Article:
Category Archives: Case Law

Allstate to Recover Almost $1 Million in PIP Case against Dr. Sara Vizcay

In a case brought by Allstate in the Florida Middle District, the court ruled on August 1st that the Defendant’s Motion for Declaration of Mistrial was denied, the Plaintiff’s Motion for Declaratory Judgment was granted in part, and the final judgment was ordered.

Dr. Sara C. Vizcay and the seven medical clinics listed below were the Defendants in the case.

  • Best Care Medical Center, Inc.
  • Caleb Health Care, Inc.
  • Florida Rehabilitation Practice, Inc.
  • Global Diagnostic Center, Inc.
  • Personal Medical Center, Inc.
  • P.V.C. Medical Center, Inc.
  • Regional Enterprises for Health Corporation

Fraudulent billing practices and failure to comply with the licensing requirements of the Florida Health Care Clinic Act (HCCA) formed the basis of Plaintiff allegations. In a jury trial earlier this year, the jury found that each Defendant misrepresented material facts.

The court noted that the “jury unanimously found Plaintiffs proved, by a preponderance of evidence, that Dr. Vizcay failed to substantially comply with her statutory medical director duties to systematically review bills … and to ensure those bills were not fraudulent or unlawful.”

The total amount to be recovered by Allstate is $942,883.41, and Plaintiff is not obligated to pay any unpaid amounts.

The case is Allstate v. Sara C. Vizcay, M.D. et al., U.S. District Court for the Middle District of Florida, Case No. 8:11-CV-804-EAK-EAJ. Click on the link to read the August 1, 2014 Order of Judgment.

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Filed under Case Law, Insurance Fraud

Eleventh Circuit Dismisses PIP Case Involving EMC and Massage Therapy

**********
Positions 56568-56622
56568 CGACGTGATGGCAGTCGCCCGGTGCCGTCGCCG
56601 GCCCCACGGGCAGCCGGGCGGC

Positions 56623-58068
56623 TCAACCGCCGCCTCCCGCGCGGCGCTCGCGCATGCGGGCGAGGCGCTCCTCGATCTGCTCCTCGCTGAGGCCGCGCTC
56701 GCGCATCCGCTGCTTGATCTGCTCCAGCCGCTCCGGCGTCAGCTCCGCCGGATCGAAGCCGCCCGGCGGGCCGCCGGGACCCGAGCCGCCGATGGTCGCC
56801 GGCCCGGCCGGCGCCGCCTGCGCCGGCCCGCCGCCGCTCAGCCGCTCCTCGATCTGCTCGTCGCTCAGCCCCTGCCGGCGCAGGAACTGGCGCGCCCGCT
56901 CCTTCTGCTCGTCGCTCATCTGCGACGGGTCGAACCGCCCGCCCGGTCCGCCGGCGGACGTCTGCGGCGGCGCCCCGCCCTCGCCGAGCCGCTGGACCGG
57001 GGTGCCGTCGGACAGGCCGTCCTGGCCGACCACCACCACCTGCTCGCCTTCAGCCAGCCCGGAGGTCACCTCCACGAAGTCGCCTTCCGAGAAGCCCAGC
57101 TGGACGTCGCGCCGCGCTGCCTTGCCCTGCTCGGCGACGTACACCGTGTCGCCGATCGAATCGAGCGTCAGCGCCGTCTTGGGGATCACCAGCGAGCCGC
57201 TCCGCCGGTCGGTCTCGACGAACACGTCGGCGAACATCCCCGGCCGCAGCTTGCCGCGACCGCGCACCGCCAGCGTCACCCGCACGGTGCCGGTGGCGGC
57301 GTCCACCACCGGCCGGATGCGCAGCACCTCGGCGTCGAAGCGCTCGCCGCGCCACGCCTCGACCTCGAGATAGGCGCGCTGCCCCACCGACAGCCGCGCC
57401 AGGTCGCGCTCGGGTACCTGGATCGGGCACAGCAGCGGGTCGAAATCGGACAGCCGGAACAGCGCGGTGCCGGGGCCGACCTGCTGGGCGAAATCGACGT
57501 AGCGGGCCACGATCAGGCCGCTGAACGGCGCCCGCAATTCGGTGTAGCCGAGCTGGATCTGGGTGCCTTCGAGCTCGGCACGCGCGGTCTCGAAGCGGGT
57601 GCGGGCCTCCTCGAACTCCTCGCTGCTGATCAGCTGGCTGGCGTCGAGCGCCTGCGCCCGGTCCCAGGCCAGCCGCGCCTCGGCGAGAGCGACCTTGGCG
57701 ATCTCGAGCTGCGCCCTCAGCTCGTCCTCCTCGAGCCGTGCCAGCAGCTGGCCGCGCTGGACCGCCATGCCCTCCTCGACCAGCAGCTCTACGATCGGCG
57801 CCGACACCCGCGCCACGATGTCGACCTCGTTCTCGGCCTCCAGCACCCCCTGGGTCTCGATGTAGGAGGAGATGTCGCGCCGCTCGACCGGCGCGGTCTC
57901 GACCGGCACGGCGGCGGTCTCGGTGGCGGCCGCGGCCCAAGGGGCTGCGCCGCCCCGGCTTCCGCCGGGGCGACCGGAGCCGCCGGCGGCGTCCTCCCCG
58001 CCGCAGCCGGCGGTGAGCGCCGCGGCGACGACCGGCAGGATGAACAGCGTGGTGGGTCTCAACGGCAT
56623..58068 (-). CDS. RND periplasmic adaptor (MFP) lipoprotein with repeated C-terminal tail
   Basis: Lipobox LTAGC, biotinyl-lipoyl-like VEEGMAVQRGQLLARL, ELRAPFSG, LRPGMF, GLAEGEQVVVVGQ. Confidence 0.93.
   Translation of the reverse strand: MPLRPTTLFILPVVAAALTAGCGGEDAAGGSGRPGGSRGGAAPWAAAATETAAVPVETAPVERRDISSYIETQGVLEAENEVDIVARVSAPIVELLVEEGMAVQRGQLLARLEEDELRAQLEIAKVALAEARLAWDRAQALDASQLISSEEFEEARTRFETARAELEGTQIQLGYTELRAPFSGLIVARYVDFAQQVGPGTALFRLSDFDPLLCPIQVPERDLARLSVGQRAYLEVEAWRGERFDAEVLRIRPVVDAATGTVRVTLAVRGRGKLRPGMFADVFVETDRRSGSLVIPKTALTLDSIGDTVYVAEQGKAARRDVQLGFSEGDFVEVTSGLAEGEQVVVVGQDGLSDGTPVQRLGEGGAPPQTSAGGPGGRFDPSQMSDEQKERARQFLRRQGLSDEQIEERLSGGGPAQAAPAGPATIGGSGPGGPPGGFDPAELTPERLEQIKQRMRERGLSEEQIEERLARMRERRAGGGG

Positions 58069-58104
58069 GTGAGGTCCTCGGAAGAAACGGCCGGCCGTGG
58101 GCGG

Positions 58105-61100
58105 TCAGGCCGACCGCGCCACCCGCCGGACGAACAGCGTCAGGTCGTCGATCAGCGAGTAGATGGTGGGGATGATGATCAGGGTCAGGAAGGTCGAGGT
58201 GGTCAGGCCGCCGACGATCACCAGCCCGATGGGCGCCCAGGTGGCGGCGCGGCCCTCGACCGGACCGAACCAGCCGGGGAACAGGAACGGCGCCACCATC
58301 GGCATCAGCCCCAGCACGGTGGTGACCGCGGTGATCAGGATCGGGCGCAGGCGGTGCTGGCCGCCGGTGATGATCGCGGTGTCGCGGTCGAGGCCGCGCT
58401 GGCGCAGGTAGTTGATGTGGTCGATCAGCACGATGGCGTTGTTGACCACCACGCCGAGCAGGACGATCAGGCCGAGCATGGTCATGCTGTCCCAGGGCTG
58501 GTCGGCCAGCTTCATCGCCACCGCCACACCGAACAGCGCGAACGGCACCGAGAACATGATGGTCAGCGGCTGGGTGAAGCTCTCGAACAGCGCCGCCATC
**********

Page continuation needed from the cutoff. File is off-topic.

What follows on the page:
A class action suit filed by plaintiff Accumed Chiropractic against Progressive Select Insurance was dismissed on July 31, 2014 by Circuit Court Judge Antonio Arzola. Judge Arzola concluded that the action was inappropriate for class action treatment.

The suit was brought on behalf of plaintiff itself and two putative classes. The first class was to be anyone who was denied payment by Progressive under PIP or MedPay insurance coverage where Progressive’s denial was based on an assertion that an Emergency Medical Condition for the insured was not established.

The second class was to be defined as anyone whose PIP or MedPay claim was denied because the health care service was for massage therapy or acupuncture. Plaintiff sought both declaratory relief and damages for breach of contract.

Plaintiff stipulated at the hearing that it did not have standing to sue for MedPay benefits. As for the PIP claims, Judge Arzola found that the “necessary and individualized questions associated with the underlying PIP claims of the class will predominate in this Action.” As a matter of law, therefore, plaintiff’s case could not proceed as a class action, and the complaint was dismissed without prejudice.